The world's largest shareholder advisory firm has said it may "consider" recommending its clients to vote against company board members if they fail to provide adequate oversight of climate and environmental risks, according to its updated its voting guidelines which came into force this month.
Announcing the change to its global proxy voting policy late last week, Institutional Shareholders Services (ISS) confirmed it would "consider recommending a vote" against individual directors for "material failures of governance, stewardship or risk oversight, including demonstrably poor risk of environmental and social issues, including climate change."
The new guidelines, which came into force Feb. 1, will be applied in all markets that ISS operates in, the company said. The firm yields a significant influence at shareholder meetings around the world; it claims to deliver proxy research and vote recommendations at about 44,000 company meetings in 115 countries every year, according to its website, while also casting roughly 10.2 million voting decisions annually on behalf of clients, representing some $4.2 trillion shares.
ISS and its rival Glass Lewis — which together comprise roughly 97 percent of the U.S. proxy advice market — have come under pressure to align their benchmark voting policies with climate science as shareholder action has emerged as critical way to push carbon-intensive companies towards climate action.
It comes as major investors around the world have pledged to leverage their significant clout to push companies towards introducing stricter environmental and climate policies. That includes BlackRock's recent letter urging CEOs to set net zero targets and an ongoing push from U.K. billionaire investor Chris Hohn for company shareholders to demand an annual say on corporate climate plans.
Proxy advisers have significant influence on asset managers' voting behavior and it is long overdue for them to take a stronger position on climate change.
However, ShareAction said the new policy from ISS did not go far enough to tackle climate inaction and urged the influential proxy advisor industry to step up its efforts to steer companies towards a cleaner future.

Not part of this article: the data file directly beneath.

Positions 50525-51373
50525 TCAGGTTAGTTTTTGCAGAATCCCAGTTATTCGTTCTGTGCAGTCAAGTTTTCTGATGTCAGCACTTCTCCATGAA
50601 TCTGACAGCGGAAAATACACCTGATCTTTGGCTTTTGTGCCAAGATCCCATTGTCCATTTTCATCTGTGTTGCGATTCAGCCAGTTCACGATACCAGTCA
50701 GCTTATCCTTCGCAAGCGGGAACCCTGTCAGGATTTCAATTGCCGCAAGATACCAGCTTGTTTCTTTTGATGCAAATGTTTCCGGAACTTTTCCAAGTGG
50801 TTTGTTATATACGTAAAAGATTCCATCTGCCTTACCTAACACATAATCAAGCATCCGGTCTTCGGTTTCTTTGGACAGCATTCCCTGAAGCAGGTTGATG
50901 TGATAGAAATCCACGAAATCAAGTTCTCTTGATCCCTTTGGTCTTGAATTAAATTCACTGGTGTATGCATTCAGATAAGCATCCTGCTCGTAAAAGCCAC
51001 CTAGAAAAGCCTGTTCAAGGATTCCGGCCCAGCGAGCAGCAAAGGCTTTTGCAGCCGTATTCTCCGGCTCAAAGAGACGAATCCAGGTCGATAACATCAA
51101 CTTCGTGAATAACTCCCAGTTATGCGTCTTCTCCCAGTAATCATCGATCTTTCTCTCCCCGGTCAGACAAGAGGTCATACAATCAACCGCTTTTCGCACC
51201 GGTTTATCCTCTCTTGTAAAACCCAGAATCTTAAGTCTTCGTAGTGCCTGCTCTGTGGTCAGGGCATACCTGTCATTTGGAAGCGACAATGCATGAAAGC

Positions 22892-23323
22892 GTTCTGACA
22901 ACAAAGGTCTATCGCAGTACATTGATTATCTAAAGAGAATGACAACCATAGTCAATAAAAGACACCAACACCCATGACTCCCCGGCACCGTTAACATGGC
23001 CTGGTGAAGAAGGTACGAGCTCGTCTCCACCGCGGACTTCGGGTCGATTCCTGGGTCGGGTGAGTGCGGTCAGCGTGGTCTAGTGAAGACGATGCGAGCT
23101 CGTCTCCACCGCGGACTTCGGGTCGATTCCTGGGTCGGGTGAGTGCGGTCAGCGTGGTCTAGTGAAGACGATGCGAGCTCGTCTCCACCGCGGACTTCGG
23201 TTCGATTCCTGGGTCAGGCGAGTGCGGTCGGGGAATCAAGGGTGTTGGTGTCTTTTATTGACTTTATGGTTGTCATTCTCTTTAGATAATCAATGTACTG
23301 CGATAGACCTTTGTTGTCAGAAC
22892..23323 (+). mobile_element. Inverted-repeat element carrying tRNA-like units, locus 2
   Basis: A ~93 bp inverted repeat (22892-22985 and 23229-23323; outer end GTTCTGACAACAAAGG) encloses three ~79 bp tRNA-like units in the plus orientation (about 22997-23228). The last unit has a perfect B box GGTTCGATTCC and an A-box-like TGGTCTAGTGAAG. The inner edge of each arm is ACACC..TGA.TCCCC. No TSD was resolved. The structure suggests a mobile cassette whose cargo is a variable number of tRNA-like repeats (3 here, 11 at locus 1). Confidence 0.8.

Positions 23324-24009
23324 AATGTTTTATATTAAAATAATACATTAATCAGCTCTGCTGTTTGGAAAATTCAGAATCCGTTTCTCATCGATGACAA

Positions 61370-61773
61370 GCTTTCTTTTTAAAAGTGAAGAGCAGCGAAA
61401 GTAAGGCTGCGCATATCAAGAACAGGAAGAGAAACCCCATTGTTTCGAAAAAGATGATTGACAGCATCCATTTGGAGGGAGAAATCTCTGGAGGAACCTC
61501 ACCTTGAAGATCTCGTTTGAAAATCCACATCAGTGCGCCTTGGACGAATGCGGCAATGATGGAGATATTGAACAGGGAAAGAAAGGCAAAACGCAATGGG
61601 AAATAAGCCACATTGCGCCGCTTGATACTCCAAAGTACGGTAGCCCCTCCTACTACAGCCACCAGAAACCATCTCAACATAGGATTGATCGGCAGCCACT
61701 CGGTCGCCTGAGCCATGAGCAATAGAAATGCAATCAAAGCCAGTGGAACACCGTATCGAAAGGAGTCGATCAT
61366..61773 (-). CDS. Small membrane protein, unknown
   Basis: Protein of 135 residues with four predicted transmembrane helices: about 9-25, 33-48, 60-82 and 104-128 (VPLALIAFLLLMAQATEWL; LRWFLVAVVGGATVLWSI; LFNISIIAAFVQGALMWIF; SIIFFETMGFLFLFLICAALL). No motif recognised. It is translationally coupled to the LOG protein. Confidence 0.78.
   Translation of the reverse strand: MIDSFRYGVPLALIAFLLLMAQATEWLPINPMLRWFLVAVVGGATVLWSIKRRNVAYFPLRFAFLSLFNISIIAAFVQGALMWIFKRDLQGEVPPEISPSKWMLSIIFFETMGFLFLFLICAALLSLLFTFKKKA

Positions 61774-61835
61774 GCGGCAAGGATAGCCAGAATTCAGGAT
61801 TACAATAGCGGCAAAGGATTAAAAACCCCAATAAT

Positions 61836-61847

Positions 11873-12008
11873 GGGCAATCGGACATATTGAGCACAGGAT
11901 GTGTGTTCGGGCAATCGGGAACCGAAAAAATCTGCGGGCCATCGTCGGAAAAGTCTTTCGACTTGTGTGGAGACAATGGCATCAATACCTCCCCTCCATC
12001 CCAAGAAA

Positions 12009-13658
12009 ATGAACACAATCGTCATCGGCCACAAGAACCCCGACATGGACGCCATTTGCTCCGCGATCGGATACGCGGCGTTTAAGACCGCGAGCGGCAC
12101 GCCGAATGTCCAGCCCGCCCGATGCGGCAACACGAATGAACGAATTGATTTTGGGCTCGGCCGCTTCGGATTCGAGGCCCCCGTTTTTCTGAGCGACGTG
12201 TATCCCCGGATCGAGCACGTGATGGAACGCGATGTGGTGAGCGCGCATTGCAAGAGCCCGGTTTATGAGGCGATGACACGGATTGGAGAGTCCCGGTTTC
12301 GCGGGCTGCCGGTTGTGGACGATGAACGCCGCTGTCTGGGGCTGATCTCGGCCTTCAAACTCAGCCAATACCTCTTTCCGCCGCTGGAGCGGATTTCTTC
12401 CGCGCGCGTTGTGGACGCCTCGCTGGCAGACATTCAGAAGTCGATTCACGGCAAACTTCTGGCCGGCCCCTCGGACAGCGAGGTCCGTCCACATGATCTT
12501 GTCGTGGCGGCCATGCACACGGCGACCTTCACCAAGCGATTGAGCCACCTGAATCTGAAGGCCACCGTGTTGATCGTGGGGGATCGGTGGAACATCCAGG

Wolfgang Kuhn, director of financial sector strategies at the campaign group, said the wording of ISS' new policy remained imprecise. "Proxy advisers have significant influence on asset managers' voting behavior and it is long overdue for them to take a stronger position on climate change," he said. "But there is little to celebrate in this policy. Even where directors exhibit 'demonstrably poor' oversight on climate risks, ISS will only 'consider' recommending a vote against. Contrast this with ISS' position on gender diversity, which states that it will 'generally vote against' the chair of boards with poor gender diversity."
ISS's updated voting policies come several weeks after Glass Lewis set out its own 2021 proxy voting guidelines, which confirmed that from this year the firm would "note as a concern" the absence of clear disclosure of board-level oversight for environmental and social issues for companies on the S&P 500. Beginning in 2022, it said it would escalate this concern by "generally recommending against governance committee chairs for failure to provide disclosure of board-level oversight of these issues" at those companies.
Kuhn also said that proxy advisers too often held a "cozy relationship" with companies affected by shareholder dissent, arguing this was preventing stronger climate action. He claimed ISS had a "conflict of interest in these issues as it receives payments for services from the same companies on which it provides voting recommendations to shareholders."
"The timidity on climate change is disappointing, if unsurprising," he added.